Aggregate Individual Level Data
Deidentified applicant data were analyzed to examine applicants using edu and com e-mail domains at the time of application submission to the Electronic Residency Application Service. The mean time from the first Thalamus interview invitation release to the first scheduled Thalamus interview was calculated for the two groups at the aggregate level. No other applicant information was observed or analyzed.
Analyses were conducted using descriptive statistics. Data were analyzed using R version 3.6.3 and ggplot2.11 Statistical tests included chi square and Student t-tests where appropriate.
In the 2020 to 2021 residency application cycle, 993 different applicants were invited to interview at one or more of 46 orthopaedic surgery residency programs using the Thalamus platform for interview management. This represents 77% of the 1,289 total orthopaedic surgery interviewees and 22.1% of the 208 orthopaedic surgery residency programs entering the 2020 to 2021 NRMP Match. The geographic region of each program was assigned based on US Census Bureau regional definitions (Figure 1). Programs were located in 24 states, with 19 Midwestern (41%), 11 Northeastern (24%), nine Southern (20%), and seven Western (15%) programs (Figure 1). Residency programs spanned a broad range of Doximity rank percentiles within orthopaedic surgery (Figure 2). A total of 3,143 interviews were scheduled through the Thalamus platform, 2,885 of which were completed (Table 1). An average of 12.5 interviews were completed per available residency position across programs.
Table 1 -
Residency Program and Interview Distribution by Region
||No. of Orthopaedic Residency Programs (% of Total)
||No. of Interviews Scheduled (% of Total)
Adherence to Universal Interview Offer Day Guidelines
Of the 46 orthopaedic surgery residency programs studied, 41 pledged to participate in the UIOD, two committed to alternative offer release days, and three were nonparticipatory. Nineteen of the 46 residency programs (41%) were strictly adherent to the UIOD release (Figure 3). Fourteen programs (30%) were weakly adherent, releasing interview offers on November 23, 2020, but outside the common release time. Of those programs, seven released interviews early and seven released interviews late, spanning a 9-hour period around the set UIOD time. Two programs each released two separate waves of interview offers on November 23, 2020, failing to adhere to the 48-hour window guideline. Thirteen programs (28%) were nonadherent and released interview offers on dates other than November 23, 2020. Among nonadherent programs, four released first interview offers before the UIOD and nine released after the UIOD, spanning October 24 to December 30, 2020.
How Quickly Were Interview Offers Filled?
Of the 33 programs that sent out interview offers on November 23, 2020, the mean (± SD) time to filling 80% of available interviews was 26 minutes (SD ± 14.1 minutes; 3 to 77 minutes) (Figure 4, A). For the 19 strictly adherent programs, the mean time to filling 80% of interview slots for each program was 29 minutes (SD ± 8.3 minutes; 13 to 49 minutes). No programs released more interview offers than available interview positions in the initial release, but many programs extended additional invitations in later waves to fill available interviews (Figure 4, B). Residency programs using Thalamus completed a mean of 64.2 interviews (SD ± 26.4).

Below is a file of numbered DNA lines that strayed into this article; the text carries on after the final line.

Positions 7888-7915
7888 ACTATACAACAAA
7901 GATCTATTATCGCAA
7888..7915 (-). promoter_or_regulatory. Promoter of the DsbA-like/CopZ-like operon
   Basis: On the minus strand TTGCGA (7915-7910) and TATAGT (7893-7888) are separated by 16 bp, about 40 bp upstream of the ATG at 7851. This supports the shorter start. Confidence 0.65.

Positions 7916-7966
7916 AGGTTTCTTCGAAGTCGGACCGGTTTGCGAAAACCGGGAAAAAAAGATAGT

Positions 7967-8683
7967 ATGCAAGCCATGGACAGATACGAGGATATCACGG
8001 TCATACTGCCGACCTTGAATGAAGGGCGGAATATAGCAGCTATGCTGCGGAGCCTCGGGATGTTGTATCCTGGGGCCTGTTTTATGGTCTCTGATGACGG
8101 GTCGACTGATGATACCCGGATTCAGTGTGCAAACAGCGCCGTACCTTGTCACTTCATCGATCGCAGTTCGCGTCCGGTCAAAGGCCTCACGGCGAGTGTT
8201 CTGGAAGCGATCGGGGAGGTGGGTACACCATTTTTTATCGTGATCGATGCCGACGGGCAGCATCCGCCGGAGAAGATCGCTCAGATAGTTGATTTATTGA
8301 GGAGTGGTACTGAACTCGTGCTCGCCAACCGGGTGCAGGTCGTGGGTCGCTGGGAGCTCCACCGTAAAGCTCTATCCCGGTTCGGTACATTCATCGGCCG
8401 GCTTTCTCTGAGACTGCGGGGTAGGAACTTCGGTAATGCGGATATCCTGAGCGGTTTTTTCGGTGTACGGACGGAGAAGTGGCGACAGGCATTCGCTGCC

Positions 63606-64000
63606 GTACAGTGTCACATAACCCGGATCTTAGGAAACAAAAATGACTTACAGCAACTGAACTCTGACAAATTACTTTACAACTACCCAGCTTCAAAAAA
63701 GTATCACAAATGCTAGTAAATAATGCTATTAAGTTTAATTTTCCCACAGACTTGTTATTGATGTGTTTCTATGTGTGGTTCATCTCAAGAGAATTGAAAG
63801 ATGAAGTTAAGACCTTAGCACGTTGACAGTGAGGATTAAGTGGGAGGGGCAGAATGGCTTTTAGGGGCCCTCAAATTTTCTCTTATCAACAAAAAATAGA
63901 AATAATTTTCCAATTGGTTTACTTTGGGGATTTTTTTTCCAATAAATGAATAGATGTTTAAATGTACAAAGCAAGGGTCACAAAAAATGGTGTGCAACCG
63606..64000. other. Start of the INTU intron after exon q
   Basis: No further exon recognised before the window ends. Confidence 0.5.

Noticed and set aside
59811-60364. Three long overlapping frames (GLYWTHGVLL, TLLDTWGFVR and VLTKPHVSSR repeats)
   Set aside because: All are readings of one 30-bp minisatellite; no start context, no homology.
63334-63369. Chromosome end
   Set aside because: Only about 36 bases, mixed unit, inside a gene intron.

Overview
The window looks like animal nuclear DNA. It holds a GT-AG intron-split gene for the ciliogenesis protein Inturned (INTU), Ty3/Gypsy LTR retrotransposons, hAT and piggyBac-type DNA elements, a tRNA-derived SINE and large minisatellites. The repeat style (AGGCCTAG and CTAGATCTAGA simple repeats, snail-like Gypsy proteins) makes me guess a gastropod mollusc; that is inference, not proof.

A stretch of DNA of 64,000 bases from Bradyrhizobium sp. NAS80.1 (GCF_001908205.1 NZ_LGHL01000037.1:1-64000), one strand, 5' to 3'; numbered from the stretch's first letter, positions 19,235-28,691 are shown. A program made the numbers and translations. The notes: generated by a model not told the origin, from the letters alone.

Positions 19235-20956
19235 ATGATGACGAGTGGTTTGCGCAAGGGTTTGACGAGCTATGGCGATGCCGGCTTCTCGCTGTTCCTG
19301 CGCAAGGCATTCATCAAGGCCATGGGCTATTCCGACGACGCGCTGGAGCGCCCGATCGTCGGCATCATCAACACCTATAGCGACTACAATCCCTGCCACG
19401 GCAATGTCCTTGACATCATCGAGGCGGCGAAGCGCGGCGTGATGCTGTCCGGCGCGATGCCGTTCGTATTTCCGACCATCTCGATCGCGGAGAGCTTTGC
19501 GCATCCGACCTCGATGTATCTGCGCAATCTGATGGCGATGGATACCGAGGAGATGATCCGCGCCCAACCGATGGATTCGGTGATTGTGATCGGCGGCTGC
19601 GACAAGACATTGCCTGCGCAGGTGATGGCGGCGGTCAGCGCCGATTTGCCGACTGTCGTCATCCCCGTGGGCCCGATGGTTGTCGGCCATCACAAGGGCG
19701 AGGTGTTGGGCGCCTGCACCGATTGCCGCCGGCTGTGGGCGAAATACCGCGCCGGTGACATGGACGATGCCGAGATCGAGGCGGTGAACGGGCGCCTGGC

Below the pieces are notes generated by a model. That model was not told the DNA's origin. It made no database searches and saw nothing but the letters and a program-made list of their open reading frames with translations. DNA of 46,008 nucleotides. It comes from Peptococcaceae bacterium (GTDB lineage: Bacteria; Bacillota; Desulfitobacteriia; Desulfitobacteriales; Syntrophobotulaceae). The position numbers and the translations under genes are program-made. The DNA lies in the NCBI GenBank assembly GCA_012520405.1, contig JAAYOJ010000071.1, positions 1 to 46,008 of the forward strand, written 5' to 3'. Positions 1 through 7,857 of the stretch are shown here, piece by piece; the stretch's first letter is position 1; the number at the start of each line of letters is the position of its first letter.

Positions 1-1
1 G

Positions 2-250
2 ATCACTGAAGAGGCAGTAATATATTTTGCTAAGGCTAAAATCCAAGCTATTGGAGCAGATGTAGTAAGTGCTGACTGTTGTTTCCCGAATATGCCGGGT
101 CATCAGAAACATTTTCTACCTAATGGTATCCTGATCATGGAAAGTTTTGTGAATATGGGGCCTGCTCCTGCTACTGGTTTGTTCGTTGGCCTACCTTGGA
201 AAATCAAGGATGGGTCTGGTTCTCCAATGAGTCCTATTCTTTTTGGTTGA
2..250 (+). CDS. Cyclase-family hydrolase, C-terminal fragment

Did Applicant E-mail Domain Affect Time to Scheduling?
Regarding the speed of interview scheduling, 728 of the 993 applicants (73.3%) received their initial interview invitation through Thalamus on the UIOD and responded within one hour. Of these applicants, the mean time from release to scheduling of the interview was 1.81 minutes longer in the edu e-mail domain group than in the com e-mail domain group (14.8 versus. 13.0 minutes, P < 0.05).
In this study, we assessed the adherence of interview offer release among orthopaedic residency programs to the novel UIOD guidelines implemented in the 2020 to 2021 residency application cycle. We found that most of the orthopaedic surgery programs (72%) in this cohort released interview offers on the UIOD, but only 41% were strictly adherent to the date and time. Within 30 minutes, over 80% of the available interviews in the sample were booked, and the fastest a program filled to the 80% capacity was 3 minutes. The mean time from interview release to scheduling of the first interview was 1.8 minutes slower for applicants with the edu e-mail domain compared with the com domain.
Within GME, there has been a call to improve transparency around the interview invitation and scheduling process and timing.4,12,13 The application process in previous cycles was a 1.5-year process, beginning with completing senior medical student rotations at home institution and then applying for and completing visiting medical student rotations at a minimum of two other institutions. Before the institution of UOID in orthopaedic surgery, candidates would typically submit applications to as many as 150 residency programs and then had to be constantly electronically available for a period of time spanning months to respond to interview invitations because they were sporadically and often unpredictably released. Given the very limited number of interview dates offered by each program and the restriction of travel logistics, minute delays in applicant response time could result in scheduling an interview for a less desirable date or loss of an interview slot entirely because of conflicts.4 The pressure on orthopaedic applicants is high because it remains one of the most competitive subspecialties, with an average of only three of four applicants matching into residency.14 The UIOD was instituted in part to increase predictability of interview release timing and overall transparency between residency programs and applicants.